The demand for natural rubber, which is derived from the demand for tires and other rubber manufactures, is very closely related to the level of industrial production in industrial countries and is also influenced by prices for synthetic rubber. Growth of industrial production in the seven major industrial countries slowed from a high rate of over 6 percent in 1988 to a rate of under 4 percent in 1989. In the United States, the indices for production of tires, non-tire rubber goods, and bus and truck production all declined in the final quarter of 1989, while a decline in car sales in Western Europe started in December 1989. Preliminary data compiled by the International Rubber Study Group indicate that natural rubber consumption nevertheless increased by 3½ percent and exceeded production. Expectations of the slowdown in economic activity, however, may have reduced the demand for stocks and contributed to the estimated 180,000 ton drawdown in stocks as well as to the weakening of prices.

The 1979 International Rubber Agreement (INRA), which was in force from October 1980 to October 1987, was succeeded by the 1987 INRA. The new agreement entered into force provisionally on December 29, 1988, and definitively on April 3, 1989. In April 1989, the International Natural Rubber Council revised the reference price upward by 8 percent to 218.1 Malaysian/Singapore cents per kilogram. The INRA buffer stock manager is reported to have intervened in the market to support prices in January 1990 and again in March. In late March the Council also made the first call-up for contributions to the INRA buffer stock account, and in April the International Monetary Fund decided that Fund members may use the Fund’s buffer stock facility to finance their contributions to this account.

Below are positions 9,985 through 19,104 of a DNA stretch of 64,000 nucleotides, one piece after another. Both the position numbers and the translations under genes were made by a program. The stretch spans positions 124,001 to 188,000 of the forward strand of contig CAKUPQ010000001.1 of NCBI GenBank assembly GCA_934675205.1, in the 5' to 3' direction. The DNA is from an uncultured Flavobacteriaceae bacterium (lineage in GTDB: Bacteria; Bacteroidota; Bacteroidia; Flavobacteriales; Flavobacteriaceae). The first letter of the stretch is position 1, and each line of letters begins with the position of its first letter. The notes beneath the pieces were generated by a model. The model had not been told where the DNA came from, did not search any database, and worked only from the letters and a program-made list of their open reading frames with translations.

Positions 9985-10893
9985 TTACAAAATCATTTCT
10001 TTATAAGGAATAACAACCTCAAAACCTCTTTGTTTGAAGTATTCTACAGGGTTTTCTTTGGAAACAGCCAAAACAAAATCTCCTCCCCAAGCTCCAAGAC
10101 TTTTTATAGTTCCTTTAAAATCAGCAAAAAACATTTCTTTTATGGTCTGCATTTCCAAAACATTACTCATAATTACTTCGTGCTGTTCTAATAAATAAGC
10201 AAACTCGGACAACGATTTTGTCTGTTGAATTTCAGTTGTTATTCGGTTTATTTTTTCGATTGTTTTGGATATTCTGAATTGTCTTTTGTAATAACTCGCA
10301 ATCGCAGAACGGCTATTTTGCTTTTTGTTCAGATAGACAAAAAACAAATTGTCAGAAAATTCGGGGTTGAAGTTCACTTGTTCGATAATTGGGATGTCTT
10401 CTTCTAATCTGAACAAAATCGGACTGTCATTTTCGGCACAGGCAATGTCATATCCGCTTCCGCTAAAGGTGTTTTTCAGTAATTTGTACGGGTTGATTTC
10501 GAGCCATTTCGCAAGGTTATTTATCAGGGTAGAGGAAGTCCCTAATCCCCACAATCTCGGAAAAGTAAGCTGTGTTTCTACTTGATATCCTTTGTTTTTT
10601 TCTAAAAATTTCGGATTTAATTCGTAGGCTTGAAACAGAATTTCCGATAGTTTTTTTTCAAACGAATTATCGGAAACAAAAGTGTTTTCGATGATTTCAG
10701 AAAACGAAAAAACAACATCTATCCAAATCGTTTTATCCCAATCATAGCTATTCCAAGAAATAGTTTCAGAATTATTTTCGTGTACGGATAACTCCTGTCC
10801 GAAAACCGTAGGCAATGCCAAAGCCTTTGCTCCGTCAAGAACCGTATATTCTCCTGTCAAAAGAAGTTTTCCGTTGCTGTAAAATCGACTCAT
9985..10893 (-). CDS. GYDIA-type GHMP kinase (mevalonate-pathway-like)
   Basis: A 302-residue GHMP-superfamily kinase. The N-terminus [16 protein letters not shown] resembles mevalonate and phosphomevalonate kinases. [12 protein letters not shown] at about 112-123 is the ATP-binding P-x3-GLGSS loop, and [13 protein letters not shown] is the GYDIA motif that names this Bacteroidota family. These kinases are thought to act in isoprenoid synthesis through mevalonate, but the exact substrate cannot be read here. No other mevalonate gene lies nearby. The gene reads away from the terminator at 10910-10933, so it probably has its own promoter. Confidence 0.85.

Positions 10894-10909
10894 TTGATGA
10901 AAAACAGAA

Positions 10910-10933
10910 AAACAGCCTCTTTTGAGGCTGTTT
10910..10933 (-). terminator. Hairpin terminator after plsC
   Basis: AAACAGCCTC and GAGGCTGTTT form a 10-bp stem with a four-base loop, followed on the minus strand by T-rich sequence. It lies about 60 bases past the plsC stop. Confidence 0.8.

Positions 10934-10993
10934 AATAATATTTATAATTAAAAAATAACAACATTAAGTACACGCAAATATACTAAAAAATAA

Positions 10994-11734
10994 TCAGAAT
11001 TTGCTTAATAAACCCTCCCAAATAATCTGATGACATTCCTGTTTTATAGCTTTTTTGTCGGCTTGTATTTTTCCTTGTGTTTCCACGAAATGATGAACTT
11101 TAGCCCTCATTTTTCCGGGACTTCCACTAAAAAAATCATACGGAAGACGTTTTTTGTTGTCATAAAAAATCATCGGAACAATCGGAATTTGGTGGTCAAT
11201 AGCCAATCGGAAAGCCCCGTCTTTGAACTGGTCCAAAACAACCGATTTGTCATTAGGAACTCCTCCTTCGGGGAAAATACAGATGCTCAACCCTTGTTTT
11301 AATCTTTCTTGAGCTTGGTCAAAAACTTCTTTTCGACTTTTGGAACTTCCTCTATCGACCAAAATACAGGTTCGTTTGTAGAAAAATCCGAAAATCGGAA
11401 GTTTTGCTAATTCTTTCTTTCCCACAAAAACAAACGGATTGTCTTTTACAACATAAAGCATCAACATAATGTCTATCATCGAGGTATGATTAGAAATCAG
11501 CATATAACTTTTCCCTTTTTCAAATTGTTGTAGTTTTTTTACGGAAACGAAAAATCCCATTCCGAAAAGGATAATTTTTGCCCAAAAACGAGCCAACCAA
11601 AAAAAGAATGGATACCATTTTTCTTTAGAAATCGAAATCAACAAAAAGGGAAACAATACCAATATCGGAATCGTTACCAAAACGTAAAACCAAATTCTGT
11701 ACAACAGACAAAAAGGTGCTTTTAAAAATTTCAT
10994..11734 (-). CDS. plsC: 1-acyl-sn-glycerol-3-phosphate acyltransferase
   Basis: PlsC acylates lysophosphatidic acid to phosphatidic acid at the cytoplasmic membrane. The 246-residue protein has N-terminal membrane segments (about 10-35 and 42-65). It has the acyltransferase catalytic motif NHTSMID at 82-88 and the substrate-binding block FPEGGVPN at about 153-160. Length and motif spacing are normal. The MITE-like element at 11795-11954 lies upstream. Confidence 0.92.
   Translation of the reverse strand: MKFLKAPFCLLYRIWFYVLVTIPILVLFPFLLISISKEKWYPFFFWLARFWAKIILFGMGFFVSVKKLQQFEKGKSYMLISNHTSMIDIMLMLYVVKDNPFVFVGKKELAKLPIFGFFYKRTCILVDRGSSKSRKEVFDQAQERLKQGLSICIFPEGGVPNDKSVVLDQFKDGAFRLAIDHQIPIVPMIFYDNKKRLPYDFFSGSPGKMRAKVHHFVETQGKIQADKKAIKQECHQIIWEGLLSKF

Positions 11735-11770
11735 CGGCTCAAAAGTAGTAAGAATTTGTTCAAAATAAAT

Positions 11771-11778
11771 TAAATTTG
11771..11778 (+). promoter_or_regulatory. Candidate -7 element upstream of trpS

Demand for natural rubber is not expected to be buoyant in the short run, because of an expected deceleration in the rate of growth of real GDP in the major industrial countries. Production in Thailand, and to a lesser extent in Indonesia, is expected to increase as new plantings come into production, but these increases may be partly offset by declining production in Malaysia. Natural rubber prices are expected to remain close to the “may buy” level of the 1987 INRA price range, and continued purchases by the INRA buffer stock manager are a distinct possibility.